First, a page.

I’ll always remember the exact moment I realized that the relationship I’d poured myself into for three and a half years was over.
The end had been a long time coming. I’d seen the fracture lines. I’d felt down somewhere in the depths of my heart for more than a year that there would not be the kind of ending that we–he and I–had once planned for and dreamed of together. I had kept hoping. I had kept trying to believe that the mess would become beautiful and perfect somehow. I had always kept willing that one way or another, something would flip, and it’d all work out in the end. I knew the warning signs, but I just didn’t know how to let go. But one day, I knew. I knew that I had to say goodbye. I had to walk away from what I thought I wanted more than anything else. That broke my heart.
That very weekend, I watched my beautiful best friend glow as she walked down the aisle to her groom. As the happy couple exchanged vows, I saw that they had what my relationship had lacked. I saw real love in their faces.
As I watched them pledge till death do us part, I was also watching my own hopes and dreams crash down around me. I threw flowers and laughed with our family and friends. I celebrated that day. I didn’t miss the look of tender love that I saw on the face of the groom as he looked at his bride and the face of the bride as she looked at her groom. But behind my smiles and laughter, my own heart was bleeding and broken along with the relationship that I had hoped would last forever. I felt like I only just made it through that weekend without a breakdown.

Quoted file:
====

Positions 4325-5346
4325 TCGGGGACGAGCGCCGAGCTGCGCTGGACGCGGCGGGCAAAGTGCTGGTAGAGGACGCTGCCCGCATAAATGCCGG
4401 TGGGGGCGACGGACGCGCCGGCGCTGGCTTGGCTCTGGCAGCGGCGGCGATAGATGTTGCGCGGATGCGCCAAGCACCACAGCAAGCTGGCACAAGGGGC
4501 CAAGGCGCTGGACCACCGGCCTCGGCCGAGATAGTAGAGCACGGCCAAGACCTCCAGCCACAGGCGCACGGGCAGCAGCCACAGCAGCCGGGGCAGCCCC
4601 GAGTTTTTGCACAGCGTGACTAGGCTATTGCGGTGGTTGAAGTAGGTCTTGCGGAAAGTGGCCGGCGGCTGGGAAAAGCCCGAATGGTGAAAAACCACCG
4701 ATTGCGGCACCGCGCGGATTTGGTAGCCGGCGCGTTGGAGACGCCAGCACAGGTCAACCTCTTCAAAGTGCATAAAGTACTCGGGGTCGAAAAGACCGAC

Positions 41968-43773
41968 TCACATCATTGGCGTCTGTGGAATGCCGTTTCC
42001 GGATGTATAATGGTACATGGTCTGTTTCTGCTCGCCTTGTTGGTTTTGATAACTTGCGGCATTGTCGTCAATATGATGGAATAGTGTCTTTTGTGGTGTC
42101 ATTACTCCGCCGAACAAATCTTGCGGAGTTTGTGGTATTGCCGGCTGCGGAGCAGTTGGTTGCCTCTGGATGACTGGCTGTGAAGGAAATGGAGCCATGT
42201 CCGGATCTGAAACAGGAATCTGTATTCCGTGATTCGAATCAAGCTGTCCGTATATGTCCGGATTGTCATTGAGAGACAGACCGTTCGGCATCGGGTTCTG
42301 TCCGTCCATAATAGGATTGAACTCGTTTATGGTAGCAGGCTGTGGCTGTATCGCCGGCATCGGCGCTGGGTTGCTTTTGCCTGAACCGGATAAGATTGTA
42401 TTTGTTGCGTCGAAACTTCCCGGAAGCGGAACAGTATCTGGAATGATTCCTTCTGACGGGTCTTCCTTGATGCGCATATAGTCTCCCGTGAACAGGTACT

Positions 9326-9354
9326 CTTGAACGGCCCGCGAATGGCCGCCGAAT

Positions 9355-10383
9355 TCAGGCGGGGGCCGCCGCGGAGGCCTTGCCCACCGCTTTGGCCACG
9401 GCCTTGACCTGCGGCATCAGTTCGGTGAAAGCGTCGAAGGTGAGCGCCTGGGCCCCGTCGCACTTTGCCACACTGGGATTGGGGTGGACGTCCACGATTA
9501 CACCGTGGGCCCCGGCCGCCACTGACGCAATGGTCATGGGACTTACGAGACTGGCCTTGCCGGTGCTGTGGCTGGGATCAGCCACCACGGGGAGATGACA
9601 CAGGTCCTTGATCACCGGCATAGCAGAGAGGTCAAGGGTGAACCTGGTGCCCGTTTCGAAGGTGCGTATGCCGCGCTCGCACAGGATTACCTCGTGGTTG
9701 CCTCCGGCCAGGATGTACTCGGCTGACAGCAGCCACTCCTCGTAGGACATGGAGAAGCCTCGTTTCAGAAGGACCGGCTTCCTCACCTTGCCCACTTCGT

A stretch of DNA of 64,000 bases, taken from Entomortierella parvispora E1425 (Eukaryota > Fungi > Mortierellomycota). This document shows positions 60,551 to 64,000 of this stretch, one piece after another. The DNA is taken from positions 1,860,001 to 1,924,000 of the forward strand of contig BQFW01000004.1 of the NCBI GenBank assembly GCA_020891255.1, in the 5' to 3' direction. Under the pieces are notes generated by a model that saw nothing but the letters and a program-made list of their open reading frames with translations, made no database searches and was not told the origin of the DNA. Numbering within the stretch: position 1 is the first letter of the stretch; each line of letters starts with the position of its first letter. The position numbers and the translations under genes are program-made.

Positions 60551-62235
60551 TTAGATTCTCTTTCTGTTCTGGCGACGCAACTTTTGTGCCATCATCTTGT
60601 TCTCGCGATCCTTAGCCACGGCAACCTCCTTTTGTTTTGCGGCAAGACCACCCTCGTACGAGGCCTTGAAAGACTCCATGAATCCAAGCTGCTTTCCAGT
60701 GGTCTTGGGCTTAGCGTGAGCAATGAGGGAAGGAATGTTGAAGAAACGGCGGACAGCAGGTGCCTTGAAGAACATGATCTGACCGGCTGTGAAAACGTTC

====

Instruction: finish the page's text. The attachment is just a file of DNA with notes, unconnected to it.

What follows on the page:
When I was finally home and the relationship was officially over, I felt the raw, jagged throbs of a broken heart so deeply that I felt physically ill. I lived far away from any of my close friends, and I keenly felt how difficult it is to be alone when your heart is breaking. Those were some of the most painful moments of my life. Right then, all I could do was tell myself to breathe and make it through the day.
In the emotional darkness, it all felt confusing. One moment, I knew that it was right and best for my relationship to end. The next moment, I desperately tried to think of what I could have done to change things, anything so something could have been different. I was exhausted. I just wanted to sleep until I could forget what the pain of heartbreak was like. Or run until all of this was a distant memory. It was too painful and I didn’t think I could make sense of the aftermath of a relationship that ended the way mine did or of all the friendships he took with him. But I couldn’t sleep for a few years. I couldn’t run away. I couldn’t alter the ending. I couldn’t even figure out the pieces of my broken heart.